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Humanetics

Developers To Use Obese Crash Test Dummies

Obese crash dummies will soon be used to test the safety of vehicles in the U.S., but the fact that they are needed is pretty concerning.

By Madison Burke | November 1, 2014

America's obesity epidemic has led to an unexpected side effect — a company is producing obese crash test dummies to correctly predict crash outcomes.

Crash dummies developer Humanetics has announced it is packing on the pounds on some of its models because humans are getting larger. 

Humanetics says it made this decision after studies showed obese drivers were more likely to die in car crashes. It says automakers need to test their cars with larger dummies to ensure vehicles are safe enough to drive. 

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The traditional dummies weigh around 167 pounds and have a body mass index or BMI of about 30. The obese dummies weight around 273 and have a body mass index of around 35. 

The Centers for Disease Control and Prevention defines anyone with a BMI over 30 obese. So, the larger crash dummies are more than just a little overweight.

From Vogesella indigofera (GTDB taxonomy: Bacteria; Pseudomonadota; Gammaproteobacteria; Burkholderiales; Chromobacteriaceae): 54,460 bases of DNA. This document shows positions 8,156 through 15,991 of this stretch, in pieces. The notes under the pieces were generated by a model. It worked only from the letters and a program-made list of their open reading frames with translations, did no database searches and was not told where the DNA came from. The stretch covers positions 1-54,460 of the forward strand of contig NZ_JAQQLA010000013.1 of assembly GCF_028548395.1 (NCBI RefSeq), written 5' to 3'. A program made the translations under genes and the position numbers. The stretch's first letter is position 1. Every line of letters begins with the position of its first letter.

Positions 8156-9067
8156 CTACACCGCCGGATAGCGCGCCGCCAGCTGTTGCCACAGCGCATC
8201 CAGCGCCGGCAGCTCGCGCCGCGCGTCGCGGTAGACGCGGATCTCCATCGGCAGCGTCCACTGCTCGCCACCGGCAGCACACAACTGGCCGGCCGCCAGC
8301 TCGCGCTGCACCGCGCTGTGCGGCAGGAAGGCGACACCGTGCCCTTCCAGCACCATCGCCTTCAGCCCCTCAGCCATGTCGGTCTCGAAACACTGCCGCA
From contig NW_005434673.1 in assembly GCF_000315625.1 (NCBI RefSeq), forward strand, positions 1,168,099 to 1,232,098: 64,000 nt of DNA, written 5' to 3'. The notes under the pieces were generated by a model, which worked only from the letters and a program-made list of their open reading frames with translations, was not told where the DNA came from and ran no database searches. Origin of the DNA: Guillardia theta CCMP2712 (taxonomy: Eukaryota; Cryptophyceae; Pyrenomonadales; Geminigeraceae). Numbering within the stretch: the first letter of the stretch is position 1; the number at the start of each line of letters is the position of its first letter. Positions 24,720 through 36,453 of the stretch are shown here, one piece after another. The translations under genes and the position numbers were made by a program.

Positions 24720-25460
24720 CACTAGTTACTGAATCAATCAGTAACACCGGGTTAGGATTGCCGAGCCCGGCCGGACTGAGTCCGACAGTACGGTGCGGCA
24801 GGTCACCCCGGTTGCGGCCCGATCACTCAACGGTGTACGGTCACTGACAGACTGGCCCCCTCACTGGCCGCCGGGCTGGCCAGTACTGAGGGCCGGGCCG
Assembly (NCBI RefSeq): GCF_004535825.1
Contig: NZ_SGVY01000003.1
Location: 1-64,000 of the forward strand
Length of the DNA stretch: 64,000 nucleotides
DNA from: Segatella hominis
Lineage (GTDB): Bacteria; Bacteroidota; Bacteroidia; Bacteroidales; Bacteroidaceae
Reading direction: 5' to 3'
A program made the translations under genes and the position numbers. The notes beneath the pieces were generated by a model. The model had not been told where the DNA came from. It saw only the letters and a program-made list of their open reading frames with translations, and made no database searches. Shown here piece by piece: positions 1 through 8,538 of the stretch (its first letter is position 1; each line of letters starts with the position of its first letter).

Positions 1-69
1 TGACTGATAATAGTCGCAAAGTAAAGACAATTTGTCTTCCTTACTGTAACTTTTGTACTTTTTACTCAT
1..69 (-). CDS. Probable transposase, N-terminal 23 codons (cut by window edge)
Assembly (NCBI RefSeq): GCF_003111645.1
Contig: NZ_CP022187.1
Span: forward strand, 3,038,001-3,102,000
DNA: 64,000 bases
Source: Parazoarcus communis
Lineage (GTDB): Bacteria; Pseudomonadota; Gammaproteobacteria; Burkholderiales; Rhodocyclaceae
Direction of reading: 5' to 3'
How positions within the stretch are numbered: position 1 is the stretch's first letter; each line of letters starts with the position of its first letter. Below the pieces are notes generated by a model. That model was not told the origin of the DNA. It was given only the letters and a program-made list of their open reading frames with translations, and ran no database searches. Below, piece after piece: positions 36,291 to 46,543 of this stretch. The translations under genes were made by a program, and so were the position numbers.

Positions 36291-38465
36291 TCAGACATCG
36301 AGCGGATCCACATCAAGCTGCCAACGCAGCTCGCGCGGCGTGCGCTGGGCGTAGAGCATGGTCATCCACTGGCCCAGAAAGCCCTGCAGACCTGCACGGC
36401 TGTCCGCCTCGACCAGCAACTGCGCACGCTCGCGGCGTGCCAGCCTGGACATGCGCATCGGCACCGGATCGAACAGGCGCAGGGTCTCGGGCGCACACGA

While most would probably agree it's good thing the industry is making safety adjustments, the fact it even has to is concerning. 

The long list of health risks associated with obesity include heart disease, cancer and metabolic syndrome — all of which can be fatal. 

The obesity rate has nearly doubled worldwide since the 80s and currently more than a third of adults are obese in the U.S. 

WebMD cites an obesity expert who referred to being overweight as "the new normal" nationwide

Humanetics says it is also working on developing dummies that mimic the body structure of the elderly to make sure cars are also safe for older adults. 

This video includes images from Getty Images.

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